<p>In the state of Ohio, there's a program call PSEO (post secondary enrollment option) where you can take classes at any public college in Ohio and your school district will pay for it. In my experience, and this can be done for just one class, or full-time. And with this, students can still do athletics and ecs and stuff, but it's just that scheduling is harder to manage. I believe Minnesota has a similar program.</p>

<p>DD did Running Start for her senior year after we moved the summer before. She was in a couple of clubs at the new school, took chorus there and played a couple sports. But it was not nearly the same as a high school experience. She is the type who did not care about that and is very self disciplined. About half of her courses that year were online, so you have to be really motivated to work on your own with no prods or reminders. </p>

<p>Her younger sister was at the high school and I volunteered there often, so we were able to keep up with deadlines for things like graduation orders, etc. She had a slight problem with the senior project adviser not keeping the RS students up to date, but we worked that out. </p>

<p>She had AP credits from her old high school and started as a sophomore and thus graduated in three years.</p>

<p>Many colleges and universities will not award credit for classes that were counted for HS graduation, so if you plan to transfer to a different school down the line, it can be a problem.</p>

<p>House Bill 149 (Move on When Ready) passed last year in Georgia allows this.</p>

<p>Another consideration is the mental/emotional capacity of the students who may graudate HS with a dual-Associates Degree, then move into the workforce fairly ill-prepared for what faces them there. I have heard of cases in NC where students go this route and become teachers, I for one wouldn't necessarily agree this would be an ideal situation for the new teacher or for his/her students.</p>

<p>Our school district offers what is called dual credit to juniors and seniors. Kids can take classes at either the community college or the 4 year university and grades/credits are recorded for both high school and college. Tuition and books are free for predetermined courses. (this is a different program from one called Early Admission - where the courses are NOT recorded on their high school transcripts and where all costs are paid for by the student. Kids pick this option if a course they are interested in is not one of the ones listed in the dual credit section). And, we also have an Early College STEM based school where kids will graduate with both a high school diploma and an Associate's degree or up to 2 years of college course credits.</p>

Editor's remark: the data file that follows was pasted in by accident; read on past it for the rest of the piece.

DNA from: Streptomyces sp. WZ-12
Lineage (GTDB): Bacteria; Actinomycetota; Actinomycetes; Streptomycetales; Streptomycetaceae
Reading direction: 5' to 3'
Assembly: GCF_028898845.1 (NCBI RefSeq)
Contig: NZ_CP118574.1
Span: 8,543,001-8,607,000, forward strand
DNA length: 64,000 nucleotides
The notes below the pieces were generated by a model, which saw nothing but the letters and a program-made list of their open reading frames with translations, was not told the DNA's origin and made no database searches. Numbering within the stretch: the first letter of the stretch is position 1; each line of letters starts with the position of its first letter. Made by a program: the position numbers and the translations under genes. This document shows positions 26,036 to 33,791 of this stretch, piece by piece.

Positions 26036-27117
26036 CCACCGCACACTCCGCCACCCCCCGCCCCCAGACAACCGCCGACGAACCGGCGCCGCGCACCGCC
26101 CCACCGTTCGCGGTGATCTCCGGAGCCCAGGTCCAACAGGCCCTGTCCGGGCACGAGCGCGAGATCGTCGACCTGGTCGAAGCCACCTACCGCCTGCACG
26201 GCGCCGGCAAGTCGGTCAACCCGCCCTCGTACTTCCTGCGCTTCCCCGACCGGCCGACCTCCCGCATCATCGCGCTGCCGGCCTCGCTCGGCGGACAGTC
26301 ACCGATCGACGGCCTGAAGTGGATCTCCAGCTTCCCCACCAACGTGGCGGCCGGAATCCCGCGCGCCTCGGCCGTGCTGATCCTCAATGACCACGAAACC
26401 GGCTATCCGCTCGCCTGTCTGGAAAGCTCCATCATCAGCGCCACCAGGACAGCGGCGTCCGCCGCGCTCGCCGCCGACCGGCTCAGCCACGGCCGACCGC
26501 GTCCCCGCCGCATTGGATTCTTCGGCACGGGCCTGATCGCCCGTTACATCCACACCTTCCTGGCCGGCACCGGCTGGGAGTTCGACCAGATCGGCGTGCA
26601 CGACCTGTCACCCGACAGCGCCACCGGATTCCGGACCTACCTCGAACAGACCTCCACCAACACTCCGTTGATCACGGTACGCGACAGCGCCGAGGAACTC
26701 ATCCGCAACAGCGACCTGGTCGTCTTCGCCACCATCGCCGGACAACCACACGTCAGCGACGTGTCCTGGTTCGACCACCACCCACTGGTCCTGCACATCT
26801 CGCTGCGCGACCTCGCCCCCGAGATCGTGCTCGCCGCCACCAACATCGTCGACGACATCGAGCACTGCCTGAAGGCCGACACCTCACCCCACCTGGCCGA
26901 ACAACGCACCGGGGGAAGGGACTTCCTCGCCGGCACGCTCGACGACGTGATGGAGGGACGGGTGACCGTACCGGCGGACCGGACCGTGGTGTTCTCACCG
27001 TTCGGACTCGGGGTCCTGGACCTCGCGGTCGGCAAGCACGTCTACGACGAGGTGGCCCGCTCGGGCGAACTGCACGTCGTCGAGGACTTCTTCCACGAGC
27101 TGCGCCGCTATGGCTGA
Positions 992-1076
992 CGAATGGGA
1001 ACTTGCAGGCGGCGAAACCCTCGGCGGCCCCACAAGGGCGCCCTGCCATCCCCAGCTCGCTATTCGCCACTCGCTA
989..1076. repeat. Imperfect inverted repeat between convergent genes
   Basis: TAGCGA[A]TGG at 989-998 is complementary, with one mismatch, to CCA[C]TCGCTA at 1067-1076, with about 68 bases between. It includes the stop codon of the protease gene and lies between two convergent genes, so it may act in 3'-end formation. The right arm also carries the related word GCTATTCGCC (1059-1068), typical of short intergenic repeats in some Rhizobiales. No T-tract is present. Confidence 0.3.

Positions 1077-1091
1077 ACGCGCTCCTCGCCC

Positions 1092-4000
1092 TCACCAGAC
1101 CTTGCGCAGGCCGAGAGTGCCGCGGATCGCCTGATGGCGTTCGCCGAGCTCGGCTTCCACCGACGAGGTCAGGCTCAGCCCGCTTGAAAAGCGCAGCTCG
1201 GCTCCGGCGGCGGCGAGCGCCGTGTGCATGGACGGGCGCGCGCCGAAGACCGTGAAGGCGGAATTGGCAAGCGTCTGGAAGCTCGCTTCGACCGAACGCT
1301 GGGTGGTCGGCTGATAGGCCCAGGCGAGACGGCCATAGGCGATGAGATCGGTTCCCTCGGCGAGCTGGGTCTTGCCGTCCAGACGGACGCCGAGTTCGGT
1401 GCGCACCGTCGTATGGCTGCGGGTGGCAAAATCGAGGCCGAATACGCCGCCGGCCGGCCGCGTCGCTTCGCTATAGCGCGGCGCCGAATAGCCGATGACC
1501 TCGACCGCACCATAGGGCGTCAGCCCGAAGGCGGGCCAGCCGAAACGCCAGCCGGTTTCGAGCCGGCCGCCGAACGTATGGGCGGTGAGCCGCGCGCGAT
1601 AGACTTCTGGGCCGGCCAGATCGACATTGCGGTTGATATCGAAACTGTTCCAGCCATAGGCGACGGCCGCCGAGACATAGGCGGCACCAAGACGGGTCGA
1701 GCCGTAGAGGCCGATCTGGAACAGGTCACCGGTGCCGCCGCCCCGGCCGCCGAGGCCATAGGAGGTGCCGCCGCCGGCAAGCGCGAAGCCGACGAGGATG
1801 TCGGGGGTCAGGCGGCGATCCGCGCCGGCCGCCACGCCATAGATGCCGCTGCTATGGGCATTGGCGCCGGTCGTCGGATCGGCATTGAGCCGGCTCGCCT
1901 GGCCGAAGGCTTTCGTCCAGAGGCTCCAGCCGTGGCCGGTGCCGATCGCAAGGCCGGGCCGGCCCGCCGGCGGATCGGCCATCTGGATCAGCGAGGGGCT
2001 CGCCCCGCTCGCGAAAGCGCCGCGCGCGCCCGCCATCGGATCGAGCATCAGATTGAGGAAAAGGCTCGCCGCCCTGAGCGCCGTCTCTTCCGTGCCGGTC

<p>This arrangement has many names. Each state/college has different rules about how this works. My kids all did this and it worked well for them. They were quite glad to be able to move on as they were very ready to be done with high school. It did not interfere college scholarships as they were considered freshmen rather than transfer students (and my oldest did finish college early). </p>

<p>So, can it work? Sure can! Just depends on the student. </p>

<p>Do you have a specific question?</p>

<p>Joint enrollment courses taken at public universities in Georgia to satisfy HS curricular requirements also count as credits at University System of Georgia institutions. Most people don't take all their senior year classes at a college, but they could. A lot of students enter Georgia public colleges and universities with a year or more of credits in hand.</p>